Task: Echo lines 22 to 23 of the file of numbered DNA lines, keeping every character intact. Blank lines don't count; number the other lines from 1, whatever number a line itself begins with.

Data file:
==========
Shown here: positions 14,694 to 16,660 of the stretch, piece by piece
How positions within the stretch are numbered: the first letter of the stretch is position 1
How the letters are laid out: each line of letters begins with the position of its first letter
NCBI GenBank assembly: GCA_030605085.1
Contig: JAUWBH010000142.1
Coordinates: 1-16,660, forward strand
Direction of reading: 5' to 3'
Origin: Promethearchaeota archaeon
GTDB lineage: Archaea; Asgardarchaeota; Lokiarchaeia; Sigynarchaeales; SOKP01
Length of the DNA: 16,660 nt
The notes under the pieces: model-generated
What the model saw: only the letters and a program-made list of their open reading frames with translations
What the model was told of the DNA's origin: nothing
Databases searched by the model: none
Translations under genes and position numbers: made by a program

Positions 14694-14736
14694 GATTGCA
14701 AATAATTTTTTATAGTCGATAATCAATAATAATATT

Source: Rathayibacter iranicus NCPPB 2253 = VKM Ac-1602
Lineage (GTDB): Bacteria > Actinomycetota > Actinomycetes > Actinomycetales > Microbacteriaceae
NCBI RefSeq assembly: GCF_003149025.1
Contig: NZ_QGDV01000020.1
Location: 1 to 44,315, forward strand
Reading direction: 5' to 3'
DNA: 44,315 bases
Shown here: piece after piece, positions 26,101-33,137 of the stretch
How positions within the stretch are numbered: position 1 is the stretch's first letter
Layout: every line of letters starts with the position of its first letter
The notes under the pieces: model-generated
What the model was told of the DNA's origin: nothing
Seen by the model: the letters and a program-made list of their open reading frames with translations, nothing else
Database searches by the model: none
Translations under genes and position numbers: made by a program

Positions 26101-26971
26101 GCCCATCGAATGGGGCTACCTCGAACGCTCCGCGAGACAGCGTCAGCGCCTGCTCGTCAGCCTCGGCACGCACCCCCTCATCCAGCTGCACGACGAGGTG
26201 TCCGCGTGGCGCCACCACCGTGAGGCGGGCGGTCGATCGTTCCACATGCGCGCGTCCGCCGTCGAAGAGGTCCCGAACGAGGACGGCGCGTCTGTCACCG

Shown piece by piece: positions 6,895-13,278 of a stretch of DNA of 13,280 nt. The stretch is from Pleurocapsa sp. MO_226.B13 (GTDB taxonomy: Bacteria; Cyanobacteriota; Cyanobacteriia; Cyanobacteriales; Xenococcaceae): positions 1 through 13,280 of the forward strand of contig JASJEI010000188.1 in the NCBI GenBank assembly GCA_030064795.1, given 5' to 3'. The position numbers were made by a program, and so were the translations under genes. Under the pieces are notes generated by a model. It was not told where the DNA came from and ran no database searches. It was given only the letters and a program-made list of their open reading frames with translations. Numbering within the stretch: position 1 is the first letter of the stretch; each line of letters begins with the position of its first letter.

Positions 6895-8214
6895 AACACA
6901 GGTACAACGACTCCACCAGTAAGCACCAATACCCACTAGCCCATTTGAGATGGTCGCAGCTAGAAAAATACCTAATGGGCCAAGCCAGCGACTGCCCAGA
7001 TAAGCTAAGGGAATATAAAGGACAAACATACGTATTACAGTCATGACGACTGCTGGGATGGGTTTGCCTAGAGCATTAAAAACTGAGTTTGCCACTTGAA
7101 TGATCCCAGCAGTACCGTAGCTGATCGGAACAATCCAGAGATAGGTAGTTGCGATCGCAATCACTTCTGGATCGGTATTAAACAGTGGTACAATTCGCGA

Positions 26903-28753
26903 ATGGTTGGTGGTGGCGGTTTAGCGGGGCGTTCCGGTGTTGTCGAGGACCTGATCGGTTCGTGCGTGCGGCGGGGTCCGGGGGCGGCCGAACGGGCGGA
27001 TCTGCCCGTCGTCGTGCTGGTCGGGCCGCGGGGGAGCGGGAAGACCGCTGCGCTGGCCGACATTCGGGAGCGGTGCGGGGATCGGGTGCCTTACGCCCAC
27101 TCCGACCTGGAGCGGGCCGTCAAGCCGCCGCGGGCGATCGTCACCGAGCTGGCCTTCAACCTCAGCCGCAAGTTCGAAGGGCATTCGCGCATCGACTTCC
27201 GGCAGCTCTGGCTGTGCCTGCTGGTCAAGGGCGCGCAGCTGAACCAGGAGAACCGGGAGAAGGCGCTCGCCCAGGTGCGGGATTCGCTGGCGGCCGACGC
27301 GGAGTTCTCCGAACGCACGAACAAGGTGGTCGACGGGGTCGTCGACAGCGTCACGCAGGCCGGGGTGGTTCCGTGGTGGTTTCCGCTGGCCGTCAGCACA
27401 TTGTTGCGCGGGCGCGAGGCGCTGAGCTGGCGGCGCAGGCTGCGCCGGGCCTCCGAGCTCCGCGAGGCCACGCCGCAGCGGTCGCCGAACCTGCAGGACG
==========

Contig: NZ_QGDV01000020.1
Location: 1 to 44,315, forward strand